On the early evening of July 16, 2018, 20-year-old rising college sophomore Mollie Tibbetts went for a run.
In the tiny town of Brooklyn, Iowa, this wasn’t unusual. With only about 1,500 residents, Brooklyn is a town in the middle of America’s heartland where “not a lot of big things happen.”
Enter Cristhian Bahen Rivera. At some point between 2011 and 2014, Rivera—if that is his real name—crossed illegally into the United States from Mexico. He made his way to Iowa. He forged identity documents and got a job in Brooklyn at Yarrabee Farms.
On July 16, their paths crossed. Rivera allegedly spotted Tibbetts as she ran down a country road. He followed her. According to the Iowa Division of Criminal Investigation, Tibbetts told Rivera to leave her alone. She fumbled with her phone to call the police. Then she took off running. Rivera chased her down.
On August 22, police found Tibbetts’ body among the corn stalks, her life taken by “multiple sharp force injuries.” Rivera claims he can’t remember what happened, except for dumping Tibbetts’ body in the cornfield. He has been charged with first-degree murder.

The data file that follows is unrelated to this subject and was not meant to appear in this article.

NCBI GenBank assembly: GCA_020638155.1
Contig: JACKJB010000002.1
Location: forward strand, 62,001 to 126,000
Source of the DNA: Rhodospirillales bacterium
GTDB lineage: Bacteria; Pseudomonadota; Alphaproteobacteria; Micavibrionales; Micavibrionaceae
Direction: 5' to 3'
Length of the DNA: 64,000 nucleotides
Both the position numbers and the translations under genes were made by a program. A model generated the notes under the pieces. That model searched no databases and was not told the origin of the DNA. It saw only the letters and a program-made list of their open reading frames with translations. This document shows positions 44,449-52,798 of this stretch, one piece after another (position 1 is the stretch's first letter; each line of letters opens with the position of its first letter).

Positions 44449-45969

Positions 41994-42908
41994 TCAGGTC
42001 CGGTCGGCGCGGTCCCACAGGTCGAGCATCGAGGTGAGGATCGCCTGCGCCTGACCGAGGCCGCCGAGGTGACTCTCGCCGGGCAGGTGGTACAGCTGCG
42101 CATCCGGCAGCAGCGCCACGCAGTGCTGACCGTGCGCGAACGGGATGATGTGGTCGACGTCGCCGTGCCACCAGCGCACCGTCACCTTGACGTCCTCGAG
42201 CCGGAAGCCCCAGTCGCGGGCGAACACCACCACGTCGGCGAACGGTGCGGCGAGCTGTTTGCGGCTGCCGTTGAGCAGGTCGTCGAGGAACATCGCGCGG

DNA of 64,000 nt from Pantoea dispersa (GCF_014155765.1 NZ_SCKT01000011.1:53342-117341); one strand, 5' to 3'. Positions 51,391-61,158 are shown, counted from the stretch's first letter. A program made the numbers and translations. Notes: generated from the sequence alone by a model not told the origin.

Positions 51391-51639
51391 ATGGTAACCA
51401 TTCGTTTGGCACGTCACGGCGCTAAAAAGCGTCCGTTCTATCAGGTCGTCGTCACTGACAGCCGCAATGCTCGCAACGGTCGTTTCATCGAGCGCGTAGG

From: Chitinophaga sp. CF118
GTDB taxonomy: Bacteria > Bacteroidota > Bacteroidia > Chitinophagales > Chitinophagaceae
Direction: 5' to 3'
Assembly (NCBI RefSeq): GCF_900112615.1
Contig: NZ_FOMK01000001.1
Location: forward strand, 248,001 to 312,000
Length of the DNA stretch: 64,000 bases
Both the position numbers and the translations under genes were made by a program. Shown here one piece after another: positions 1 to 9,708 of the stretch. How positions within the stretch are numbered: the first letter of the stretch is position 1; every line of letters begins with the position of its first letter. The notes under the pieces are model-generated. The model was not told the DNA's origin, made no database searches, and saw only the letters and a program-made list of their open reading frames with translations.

A Growing Fraternity of Grief
For the Tibbetts family, their unimaginable agony has been aggravated by their very understandable desire not to be part of the unfolding political debate about the brutal murder of their sister, daughter, cousin, and niece.
Their grief remains solely their own. And although they did not choose it, and may never accept it, they are now members of a fraternity of grieving families all linked by a singular weight, a “single, anguished declaration”: The murderer of their loved ones and family members wasn’t supposed to be here.
It’s a heartrending, wretched truth which the families of Mollie Tibbetts, Kate Steinle, Chrishia Odette, Ellie and Grayson Hacking, Shayley Estes, Dominic Daniel Durden, and thousands of others are forced to confront. It’s what we, as a country, must collectively acknowledge if we are going to avoid these recurring atrocities. This grief could have been avoided. These murders could have been prevented. And while many untimely deaths face complicated subject lines, Mollie’s murder, and the ones like it, do not.
Border security could have prevented them all.